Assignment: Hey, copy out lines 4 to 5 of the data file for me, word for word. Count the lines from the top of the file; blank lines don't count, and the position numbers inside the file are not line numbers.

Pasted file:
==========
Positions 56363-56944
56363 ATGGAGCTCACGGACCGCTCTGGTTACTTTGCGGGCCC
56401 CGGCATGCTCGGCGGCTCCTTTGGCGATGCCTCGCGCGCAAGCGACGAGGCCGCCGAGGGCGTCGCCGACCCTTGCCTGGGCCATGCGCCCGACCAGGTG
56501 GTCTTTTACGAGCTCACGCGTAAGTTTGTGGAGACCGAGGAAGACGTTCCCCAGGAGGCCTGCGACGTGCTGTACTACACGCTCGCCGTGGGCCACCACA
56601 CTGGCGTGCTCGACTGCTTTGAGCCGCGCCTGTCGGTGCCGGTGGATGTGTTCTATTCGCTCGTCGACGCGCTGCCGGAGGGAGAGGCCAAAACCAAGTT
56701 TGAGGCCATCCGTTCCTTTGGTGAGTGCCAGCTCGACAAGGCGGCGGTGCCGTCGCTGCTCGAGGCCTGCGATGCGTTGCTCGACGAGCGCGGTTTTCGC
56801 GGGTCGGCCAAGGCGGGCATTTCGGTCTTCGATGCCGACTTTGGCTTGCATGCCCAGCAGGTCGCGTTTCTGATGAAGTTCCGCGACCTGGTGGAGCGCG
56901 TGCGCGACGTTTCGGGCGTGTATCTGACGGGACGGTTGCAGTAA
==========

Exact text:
56501 GTCTTTTACGAGCTCACGCGTAAGTTTGTGGAGACCGAGGAAGACGTTCCCCAGGAGGCCTGCGACGTGCTGTACTACACGCTCGCCGTGGGCCACCACA
56601 CTGGCGTGCTCGACTGCTTTGAGCCGCGCCTGTCGGTGCCGGTGGATGTGTTCTATTCGCTCGTCGACGCGCTGCCGGAGGGAGAGGCCAAAACCAAGTT